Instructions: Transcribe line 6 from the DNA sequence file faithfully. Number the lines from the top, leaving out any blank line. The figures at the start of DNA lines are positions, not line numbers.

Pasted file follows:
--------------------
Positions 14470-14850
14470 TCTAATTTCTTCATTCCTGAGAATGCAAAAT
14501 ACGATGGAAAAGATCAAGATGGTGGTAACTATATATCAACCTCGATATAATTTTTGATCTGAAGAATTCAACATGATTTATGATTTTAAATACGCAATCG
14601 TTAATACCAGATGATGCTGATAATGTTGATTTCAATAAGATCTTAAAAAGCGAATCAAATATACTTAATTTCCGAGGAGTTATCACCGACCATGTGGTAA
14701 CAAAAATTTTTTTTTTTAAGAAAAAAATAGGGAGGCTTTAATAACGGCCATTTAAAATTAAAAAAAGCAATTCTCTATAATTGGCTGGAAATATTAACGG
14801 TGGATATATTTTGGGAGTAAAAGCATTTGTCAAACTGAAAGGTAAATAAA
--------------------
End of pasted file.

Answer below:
14801 TGGATATATTTTGGGAGTAAAAGCATTTGTCAAACTGAAAGGTAAATAAA